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Academic innovation & the global public research university, James Hilton
Knodel, John E., Napaporn Chayovan, Siriwan Graiurapong, and Chutima Suraratdecha. "Ageing in Thailand: An Overview of Formal and Informal Support." Elderly in Asia Report No. 99-53. January 1999.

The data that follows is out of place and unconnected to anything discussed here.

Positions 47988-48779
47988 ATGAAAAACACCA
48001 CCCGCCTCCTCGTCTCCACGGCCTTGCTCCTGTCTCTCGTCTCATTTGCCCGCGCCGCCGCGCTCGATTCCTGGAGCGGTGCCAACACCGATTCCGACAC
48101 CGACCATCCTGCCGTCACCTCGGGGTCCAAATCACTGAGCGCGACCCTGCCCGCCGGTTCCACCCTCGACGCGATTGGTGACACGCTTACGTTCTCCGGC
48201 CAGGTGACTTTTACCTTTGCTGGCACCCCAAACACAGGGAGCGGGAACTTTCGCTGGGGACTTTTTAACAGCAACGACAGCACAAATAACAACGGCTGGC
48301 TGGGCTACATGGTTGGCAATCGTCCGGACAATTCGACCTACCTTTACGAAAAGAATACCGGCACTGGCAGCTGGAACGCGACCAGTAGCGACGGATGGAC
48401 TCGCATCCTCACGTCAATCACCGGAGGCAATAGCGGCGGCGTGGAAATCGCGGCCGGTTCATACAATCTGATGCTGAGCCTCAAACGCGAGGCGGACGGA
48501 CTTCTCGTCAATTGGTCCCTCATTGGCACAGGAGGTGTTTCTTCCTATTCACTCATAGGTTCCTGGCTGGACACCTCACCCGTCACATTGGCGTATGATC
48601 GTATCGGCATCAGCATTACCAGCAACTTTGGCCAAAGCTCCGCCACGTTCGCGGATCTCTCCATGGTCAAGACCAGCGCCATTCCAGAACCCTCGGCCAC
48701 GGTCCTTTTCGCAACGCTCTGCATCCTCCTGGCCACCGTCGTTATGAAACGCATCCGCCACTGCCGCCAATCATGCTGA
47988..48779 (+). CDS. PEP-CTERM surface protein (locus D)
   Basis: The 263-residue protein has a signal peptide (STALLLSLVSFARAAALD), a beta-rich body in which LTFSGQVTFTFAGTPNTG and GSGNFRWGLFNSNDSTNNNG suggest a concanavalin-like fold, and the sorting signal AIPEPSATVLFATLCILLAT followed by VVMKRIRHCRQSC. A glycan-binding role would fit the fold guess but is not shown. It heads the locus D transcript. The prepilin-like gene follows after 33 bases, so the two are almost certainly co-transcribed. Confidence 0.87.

Concern about population ageing and the need for policies and programs specifically targeted towards the older age groups is a relatively recent development in Thailand. Recognition of the rapid growth in the numbers of elderly and the inevitable shift towards an older age structure is beginning to increase the saliency of issues related to the health and social and economic welfare of older age groups to governmental officials and agencies. Researchers have been quick to pick up the challenge posed by the need for suitable data on these issues and considerable data collection efforts have been undertaken in Thailand during the last decade and a half. These include national and quasi-national surveys of the elderly as well as qualitative research using ethnographic methods, case studies, and focus groups (Chayovan, Wongsith, and Saengtienchai, 1988; National Statistical Office, 1994; Andrews, undated; Chayovan & Knodel, 1997; Pramualratana 1990, Caffrey 1992a and b; Knodel, Saengtienchai and Sittitrai, 1995; Knodel and Saengtienchai 1996 and forthcoming). The present review draws on this research as well as a variety of other material related to policies and programs affecting the elderly. Generally we use the term elderly to refer to persons aged 60 and older in accordance with the practice followed in most research and as incorporated in most official policies and programs in Thailand.